Chances are, you’ve already travelled in 2022, and if you haven’t yet, you’re planning to, before the year is out.
Click start to play today’s Spell It, and consider options for your next ‘getaway’.
This year, most of us have emerged from our homes with a renewed sense of wanderlust. With two years of COVID-19 pandemic-related lockdowns and restrictions behind us, there’s a new sense of urgency to travel and reconnect with the world around us. It’s understandable!
Online American travel shopping company Expedia called 2022 the year of the GOAT – the ‘greatest of all trips’. They surveyed 12,000 travellers from 12 countries, and found that 65 per cent of respondents planned to “go big” on their next trip. Similarly, Spanish travel technology company Amadeus reported a jump in searches for “epic destinations”, according to a report they published in November 2021.
So, 2022 has been the year for fulfilling bucket lists and exploring far-flung destinations. But what does that mean for 2023?
According to an April 21 report by UK-based news agency Reuters, the World Travel and Tourism Council (WTTC), projects that global travel and tourism sectors will return to pre-pandemic levels next year, at a rate that will outpace global gross domestic product (GDP) growth.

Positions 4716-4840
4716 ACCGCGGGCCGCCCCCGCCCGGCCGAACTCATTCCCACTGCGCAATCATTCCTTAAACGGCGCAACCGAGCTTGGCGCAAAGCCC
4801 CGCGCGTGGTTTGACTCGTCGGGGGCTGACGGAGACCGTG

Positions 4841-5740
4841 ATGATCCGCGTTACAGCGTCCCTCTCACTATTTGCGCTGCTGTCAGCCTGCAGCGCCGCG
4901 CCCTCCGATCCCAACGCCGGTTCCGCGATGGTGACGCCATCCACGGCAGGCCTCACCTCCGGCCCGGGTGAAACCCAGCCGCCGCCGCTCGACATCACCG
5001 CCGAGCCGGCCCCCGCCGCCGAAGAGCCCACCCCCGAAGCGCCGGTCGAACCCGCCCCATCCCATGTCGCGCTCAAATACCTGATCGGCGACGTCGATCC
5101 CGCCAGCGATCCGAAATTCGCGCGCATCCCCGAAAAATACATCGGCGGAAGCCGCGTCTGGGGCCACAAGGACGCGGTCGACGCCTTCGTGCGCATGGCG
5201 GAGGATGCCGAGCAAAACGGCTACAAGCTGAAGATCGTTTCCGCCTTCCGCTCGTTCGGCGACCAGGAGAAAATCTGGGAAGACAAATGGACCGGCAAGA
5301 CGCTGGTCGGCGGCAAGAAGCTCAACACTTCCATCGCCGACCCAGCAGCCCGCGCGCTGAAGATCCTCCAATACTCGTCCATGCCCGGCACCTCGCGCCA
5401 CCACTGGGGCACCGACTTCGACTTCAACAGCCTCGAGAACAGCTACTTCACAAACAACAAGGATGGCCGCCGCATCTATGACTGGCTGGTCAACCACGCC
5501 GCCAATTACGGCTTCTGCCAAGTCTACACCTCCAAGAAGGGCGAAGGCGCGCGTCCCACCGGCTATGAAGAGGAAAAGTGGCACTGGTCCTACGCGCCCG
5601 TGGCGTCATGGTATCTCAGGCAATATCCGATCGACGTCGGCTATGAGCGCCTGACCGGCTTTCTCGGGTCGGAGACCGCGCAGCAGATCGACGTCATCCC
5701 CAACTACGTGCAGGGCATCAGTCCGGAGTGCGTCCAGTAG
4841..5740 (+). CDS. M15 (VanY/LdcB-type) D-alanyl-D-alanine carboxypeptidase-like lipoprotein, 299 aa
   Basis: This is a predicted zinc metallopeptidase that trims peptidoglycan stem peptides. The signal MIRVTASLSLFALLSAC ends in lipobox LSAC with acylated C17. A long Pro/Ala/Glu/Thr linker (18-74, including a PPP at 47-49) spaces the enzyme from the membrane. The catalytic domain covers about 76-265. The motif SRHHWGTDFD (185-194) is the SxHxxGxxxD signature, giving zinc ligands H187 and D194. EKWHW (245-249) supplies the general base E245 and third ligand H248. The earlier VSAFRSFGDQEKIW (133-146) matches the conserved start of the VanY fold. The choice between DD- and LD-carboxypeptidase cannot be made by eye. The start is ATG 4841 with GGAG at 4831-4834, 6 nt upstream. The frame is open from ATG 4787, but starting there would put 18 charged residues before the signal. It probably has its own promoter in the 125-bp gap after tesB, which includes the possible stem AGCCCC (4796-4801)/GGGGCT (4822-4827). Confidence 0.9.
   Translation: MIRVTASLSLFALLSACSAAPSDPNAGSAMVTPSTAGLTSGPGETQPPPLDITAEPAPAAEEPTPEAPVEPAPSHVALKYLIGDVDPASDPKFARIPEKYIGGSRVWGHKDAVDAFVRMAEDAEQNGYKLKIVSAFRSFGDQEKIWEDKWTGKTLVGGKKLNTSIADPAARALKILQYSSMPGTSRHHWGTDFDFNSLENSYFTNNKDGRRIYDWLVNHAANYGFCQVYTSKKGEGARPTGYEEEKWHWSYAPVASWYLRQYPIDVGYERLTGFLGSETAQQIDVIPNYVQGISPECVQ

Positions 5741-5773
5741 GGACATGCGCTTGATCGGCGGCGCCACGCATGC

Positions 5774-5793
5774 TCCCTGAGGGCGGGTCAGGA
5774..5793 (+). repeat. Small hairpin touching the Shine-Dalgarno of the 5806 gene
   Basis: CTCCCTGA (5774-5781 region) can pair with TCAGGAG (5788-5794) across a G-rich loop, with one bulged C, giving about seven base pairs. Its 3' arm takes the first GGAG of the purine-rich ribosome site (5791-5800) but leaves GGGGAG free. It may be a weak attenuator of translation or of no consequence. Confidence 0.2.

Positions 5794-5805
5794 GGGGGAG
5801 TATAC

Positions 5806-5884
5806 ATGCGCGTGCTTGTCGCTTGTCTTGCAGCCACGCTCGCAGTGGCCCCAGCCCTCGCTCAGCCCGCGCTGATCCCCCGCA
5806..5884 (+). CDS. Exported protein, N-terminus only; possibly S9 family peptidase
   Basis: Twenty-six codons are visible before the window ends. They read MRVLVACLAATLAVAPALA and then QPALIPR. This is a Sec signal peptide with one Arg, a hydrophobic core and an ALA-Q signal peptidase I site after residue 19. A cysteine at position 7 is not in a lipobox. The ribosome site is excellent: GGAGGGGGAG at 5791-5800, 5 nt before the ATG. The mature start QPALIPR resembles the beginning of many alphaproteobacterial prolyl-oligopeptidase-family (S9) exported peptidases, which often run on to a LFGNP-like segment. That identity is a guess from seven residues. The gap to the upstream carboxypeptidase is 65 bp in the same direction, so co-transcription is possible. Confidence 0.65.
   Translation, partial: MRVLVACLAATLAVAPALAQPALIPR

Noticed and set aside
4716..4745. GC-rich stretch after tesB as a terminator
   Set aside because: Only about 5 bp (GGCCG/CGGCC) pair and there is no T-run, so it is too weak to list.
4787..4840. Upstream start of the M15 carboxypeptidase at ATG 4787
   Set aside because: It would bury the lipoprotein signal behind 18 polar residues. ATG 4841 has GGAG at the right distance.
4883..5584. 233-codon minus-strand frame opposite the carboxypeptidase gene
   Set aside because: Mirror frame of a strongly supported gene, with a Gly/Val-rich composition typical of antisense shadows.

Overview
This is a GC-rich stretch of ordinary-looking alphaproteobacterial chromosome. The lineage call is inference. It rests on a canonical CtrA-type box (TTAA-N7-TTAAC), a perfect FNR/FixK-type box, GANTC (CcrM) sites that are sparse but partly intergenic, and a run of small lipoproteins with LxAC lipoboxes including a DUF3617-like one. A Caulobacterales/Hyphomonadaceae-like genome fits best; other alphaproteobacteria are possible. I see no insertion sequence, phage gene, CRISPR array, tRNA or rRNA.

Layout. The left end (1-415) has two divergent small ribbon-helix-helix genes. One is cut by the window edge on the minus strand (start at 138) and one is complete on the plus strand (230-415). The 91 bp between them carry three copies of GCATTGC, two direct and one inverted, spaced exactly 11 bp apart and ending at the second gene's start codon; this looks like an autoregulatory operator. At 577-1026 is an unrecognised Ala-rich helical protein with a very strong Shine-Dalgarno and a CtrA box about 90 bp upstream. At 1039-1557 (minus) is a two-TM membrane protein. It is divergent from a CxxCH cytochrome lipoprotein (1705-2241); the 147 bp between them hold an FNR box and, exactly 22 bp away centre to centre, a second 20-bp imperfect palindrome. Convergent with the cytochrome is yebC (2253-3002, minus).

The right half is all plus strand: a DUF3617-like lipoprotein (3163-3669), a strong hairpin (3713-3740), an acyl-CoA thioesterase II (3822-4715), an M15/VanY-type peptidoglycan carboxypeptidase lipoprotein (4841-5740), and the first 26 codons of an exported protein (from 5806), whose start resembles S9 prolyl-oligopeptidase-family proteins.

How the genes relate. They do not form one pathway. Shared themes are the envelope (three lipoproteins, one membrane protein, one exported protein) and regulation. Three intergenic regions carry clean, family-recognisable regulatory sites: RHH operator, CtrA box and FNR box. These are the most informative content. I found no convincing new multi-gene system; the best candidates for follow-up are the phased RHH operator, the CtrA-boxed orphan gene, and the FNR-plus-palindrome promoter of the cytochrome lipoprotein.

Set for a powerful recovery, hotels will have to move away from standard, paint-by-the-number designs and experiences, to something more unique, authentic and adaptive.
According to a report by US-based hospitality branding and design group Longitude, here’s what travellers are going to be looking for in 2023:
1. Nature everywhere
No longer are travellers settling for four walls and room service. They want more – specifically, hotel rooms with an outdoor focus. Having been cooped up indoors during pandemic lockdowns, travellers want to reconnect with Nature at every opportunity. So, many hotels around the world are stepping up, by adding green spaces, like gardens and rooftop terraces to their properties. They’re also adding a host of outdoor activities to their experience roster, from hiking and biking to kayaking.
2. Multi-generational travel
Since many families were separated for a long period of time during the pandemic, the following years are going to be all about reconnecting and spending time together. This means people travelling together could represent a whole range of ages, from children to grandparents, and the hospitality industry will need to accommodate this new trend.
With the Earth in greater peril from global warming than ever before, travellers are looking for hotels that are moving towards 100 per cent sustainability. From guestrooms to restaurants, hotels will be expected to provide local, homegrown amenities, rather than mass-produced goods, as travellers focus on eco-friendly experiences that benefit the region they’re based in.